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Sports Women athletes are pushing back against the uniform status quo

12:44  30 july  2021
12:44  30 july  2021 Source:   cbc.ca

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Slowly, female athletes are pushing back on outdated uniform regulations and demanding that athleticism be prioritised over aesthetics. A long history of discomfort. Where now the emphasis seems to be on revealing women 's bodies, the opposite was once the case. After unsuccessfully petitioning to replace the bikini bottoms with shorts, the Norwegian women 's team took matters into their own hands when they reached the bronze medal game against Spain. Despite being threatened with a fine or disqualification by the European Handball Federation, they opted to make a statement and wear

Women are not alone in this respect in Tokyo — all Olympians’ bodies are trespassed on by authorities to an uncomfortable degree. Study the uniform regulations of any sport federation there, and you’ll come across a sentence that offends your sense of personal space. Against their superb athleticism and stateliness, these rules wilt like cheap paperback pornography. Somehow, they manage to avoid the sexualization trap — and it is a trap, of course. A female athlete is supposed to let the authorities take advantage of her appearance to promote and “grow” her sport, yet she can’t appear to use it.

a group of people posing for a photo: Norway's beach handball federation was fined after its women's team wore shorts instead of bikini bottoms in the bronze medal match of the European Handball Championships in Varna, Bulgaria. © Norwegian Handball Federation Norway's beach handball federation was fined after its women's team wore shorts instead of bikini bottoms in the bronze medal match of the European Handball Championships in Varna, Bulgaria.

In a number of recent incidents that have made news around the world, women athletes are pushing back against restrictive standards for competition clothing.

During the European Beach Handball Championships on July 18, the Norwegian women's beach handball team was fined for eschewing the sport's typical bikini bottoms, instead opting for shorts.

And on July 25, the German women's gymnastics team wore ankle-length unitards (instead of the usual bikini-cut leotards) during qualifiers for Olympic competition.

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status quo . They have cast a spotlight on issues of sexism, the objectification of the female body, and who gets to decide what kind of dress is considered “appropriate” when it comes to athletic performance. It is the latest iteration of a debate that has been waged in offices, colleges and high schools; in the halls of Congress; on airplanes and on television stations, as individuals have increasingly rebelled against the traditional and highly gendered dress codes imposed on them — be it the need for a suit and tie, the ban on leggings or a demand for high.

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The pushback signals a turning point for women athletes who are taking control of their image on the international stage.

Recent incidents in international sports, including Olympics

The Norwegian women's beach handball team paid a $1,764 USfine for being improperly dressed, handed down by the European Handball Federation, Europe's governing body for handball.

The country's sports minister, Abid Raja, called the punishment "completely ridiculous." It then gained wider cultural traction when pop singer P!nk offered to pay the fee for the team.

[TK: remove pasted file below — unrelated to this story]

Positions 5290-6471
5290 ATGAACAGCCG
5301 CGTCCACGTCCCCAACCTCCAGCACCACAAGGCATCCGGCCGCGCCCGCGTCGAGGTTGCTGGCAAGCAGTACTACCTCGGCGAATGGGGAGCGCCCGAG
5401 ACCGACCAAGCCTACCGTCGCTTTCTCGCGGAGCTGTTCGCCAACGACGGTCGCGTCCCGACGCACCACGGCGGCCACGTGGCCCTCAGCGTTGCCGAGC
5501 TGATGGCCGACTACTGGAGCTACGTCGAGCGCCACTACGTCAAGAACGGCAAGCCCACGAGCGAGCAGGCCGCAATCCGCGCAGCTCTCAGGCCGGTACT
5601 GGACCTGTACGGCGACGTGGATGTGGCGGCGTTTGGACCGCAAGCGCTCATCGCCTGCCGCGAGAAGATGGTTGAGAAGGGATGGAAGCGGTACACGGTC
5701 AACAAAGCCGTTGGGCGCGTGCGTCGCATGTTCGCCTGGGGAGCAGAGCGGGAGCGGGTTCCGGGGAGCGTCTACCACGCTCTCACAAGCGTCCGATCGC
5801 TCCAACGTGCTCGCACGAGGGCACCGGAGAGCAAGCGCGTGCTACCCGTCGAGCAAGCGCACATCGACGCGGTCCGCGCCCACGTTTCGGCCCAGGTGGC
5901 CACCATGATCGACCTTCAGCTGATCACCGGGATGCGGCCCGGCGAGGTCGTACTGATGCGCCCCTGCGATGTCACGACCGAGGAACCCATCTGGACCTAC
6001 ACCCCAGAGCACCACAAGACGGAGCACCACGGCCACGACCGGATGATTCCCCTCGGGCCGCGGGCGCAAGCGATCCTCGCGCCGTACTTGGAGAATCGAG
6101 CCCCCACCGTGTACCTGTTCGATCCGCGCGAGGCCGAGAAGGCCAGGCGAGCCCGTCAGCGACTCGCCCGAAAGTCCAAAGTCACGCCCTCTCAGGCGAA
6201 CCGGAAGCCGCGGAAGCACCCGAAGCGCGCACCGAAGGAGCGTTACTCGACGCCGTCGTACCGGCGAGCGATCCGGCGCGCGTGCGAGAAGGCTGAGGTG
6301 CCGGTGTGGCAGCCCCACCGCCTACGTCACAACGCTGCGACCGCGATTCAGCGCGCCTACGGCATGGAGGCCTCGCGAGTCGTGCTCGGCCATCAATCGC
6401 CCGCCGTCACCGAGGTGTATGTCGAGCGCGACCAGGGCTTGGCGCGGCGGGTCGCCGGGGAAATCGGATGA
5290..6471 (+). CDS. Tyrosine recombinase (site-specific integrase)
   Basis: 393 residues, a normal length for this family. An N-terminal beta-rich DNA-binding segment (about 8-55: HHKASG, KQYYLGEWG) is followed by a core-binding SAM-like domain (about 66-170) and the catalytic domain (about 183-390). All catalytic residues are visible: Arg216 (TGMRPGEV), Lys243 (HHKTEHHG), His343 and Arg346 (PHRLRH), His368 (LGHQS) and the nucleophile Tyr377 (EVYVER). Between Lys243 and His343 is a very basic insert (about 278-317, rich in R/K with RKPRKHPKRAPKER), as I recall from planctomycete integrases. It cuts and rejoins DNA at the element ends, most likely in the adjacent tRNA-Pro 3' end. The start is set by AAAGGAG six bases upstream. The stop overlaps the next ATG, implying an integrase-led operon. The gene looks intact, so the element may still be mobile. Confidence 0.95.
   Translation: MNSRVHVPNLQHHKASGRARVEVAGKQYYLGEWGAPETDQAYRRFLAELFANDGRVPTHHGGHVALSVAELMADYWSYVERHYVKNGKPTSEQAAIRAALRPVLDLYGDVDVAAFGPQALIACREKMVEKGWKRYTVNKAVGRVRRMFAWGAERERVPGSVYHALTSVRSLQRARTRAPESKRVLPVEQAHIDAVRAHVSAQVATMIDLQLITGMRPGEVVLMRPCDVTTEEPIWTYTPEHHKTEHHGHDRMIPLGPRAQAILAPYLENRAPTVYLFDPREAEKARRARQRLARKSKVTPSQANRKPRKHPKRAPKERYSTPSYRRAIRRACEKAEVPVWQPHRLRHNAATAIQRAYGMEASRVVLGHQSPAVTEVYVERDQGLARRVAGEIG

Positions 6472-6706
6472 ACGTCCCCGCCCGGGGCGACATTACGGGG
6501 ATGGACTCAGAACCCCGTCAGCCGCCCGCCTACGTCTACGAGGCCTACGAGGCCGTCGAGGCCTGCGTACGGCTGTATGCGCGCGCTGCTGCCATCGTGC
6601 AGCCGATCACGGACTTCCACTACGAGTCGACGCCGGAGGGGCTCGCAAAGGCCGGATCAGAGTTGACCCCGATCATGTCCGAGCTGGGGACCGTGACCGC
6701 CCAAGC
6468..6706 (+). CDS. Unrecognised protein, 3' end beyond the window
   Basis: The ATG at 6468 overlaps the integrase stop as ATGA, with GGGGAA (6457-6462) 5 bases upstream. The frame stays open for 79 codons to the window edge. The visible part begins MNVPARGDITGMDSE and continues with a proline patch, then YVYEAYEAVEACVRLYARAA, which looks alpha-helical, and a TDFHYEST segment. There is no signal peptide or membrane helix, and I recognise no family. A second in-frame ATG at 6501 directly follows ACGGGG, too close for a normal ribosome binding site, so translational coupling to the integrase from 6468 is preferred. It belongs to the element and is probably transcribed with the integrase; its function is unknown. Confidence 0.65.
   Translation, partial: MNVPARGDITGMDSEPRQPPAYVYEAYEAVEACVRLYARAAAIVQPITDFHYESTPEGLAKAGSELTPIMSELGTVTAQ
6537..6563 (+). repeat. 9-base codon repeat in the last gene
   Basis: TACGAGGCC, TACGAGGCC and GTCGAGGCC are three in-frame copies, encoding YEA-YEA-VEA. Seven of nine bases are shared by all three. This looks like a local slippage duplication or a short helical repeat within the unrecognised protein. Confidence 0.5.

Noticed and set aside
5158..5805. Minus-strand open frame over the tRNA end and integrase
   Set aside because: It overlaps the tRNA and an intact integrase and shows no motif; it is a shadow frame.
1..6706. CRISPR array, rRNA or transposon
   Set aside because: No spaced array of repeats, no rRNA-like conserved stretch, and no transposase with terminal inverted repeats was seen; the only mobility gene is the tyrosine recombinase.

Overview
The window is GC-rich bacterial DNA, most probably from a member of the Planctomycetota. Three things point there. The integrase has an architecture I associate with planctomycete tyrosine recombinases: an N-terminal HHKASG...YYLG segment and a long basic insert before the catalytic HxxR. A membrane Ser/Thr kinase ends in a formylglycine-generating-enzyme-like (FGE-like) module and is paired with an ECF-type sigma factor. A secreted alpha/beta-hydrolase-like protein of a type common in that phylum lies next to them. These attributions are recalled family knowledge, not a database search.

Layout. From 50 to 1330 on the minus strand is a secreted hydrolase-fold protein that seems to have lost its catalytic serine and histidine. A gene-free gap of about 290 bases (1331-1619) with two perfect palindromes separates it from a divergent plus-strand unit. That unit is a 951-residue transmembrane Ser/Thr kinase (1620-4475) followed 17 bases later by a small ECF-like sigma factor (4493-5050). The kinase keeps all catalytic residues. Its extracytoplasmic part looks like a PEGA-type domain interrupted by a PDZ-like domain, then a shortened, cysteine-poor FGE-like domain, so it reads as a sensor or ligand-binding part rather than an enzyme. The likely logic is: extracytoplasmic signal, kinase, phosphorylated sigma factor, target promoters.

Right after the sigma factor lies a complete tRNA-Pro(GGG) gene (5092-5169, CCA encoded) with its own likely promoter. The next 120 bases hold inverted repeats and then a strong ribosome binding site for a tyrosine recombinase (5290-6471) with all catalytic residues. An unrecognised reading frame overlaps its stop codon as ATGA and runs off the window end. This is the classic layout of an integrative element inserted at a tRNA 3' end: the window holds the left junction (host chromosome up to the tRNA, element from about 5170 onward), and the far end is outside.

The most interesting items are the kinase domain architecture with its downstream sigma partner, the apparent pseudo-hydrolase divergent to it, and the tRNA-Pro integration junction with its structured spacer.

That these changes are happening in the public eye is a positive thing, said Angela Schneider, an Olympic medallist in rowing and the Director of the International Centre for Olympic Studies at Western University in London, Ont.

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This astonishing athlete ’s greatest triumph may be to make us confront the mental demands our culture puts on Simone Biles has given us many groundbreaking performances. This week she has pushed the This only maintains the status quo , suggesting it is beyond challenge or improvement (never a

The decision to allow transgender athlete Laurel Hubbard to compete in women ’s weightlifting at the Tokyo Olympics is unlikely to affect the medal hopes of the world’s top-ranked athletes . But it does leave one question unanswered – what the hell is going on in sport? It would certainly avoid having to return to the days of humiliation resulting from the ‘nude parade’ where naked Olympic female-only athletes were given the once-over by doctors prior to competition in order to check their sex.

"When you have somebody like a pop star like P!nk step up and say, 'I'm gonna pay for all those fines for those Norwegian handball gals,' that's [a] big statement," Schneider said.

"It's a woman — it's a wealthy woman — and she's saying, 'You know what: I'm going to stand up for other women.'"

a woman hitting a ball with a racket: Serena Williams wore this black catsuit at the 2018 French Open, prompting the president of the French Tennis Federation to later issue a new dress code. © Michel Euler/Associated Press Serena Williams wore this black catsuit at the 2018 French Open, prompting the president of the French Tennis Federation to later issue a new dress code.

Tennis superstar Serena Williams was criticized by Bernard Giudicelli, president of the French Tennis Federation, for wearing a sleek black catsuit during the 2018 French Open as a way to regulate blood clotting.

After Giudicelli stated in an interview that catsuits would be banned from future competitions, Williams' donned a black tutu for her next match, at the U.S. Open.

It was a major cultural moment that reverberated beyond the sports world, calling attention to the scrutiny that women athletes face.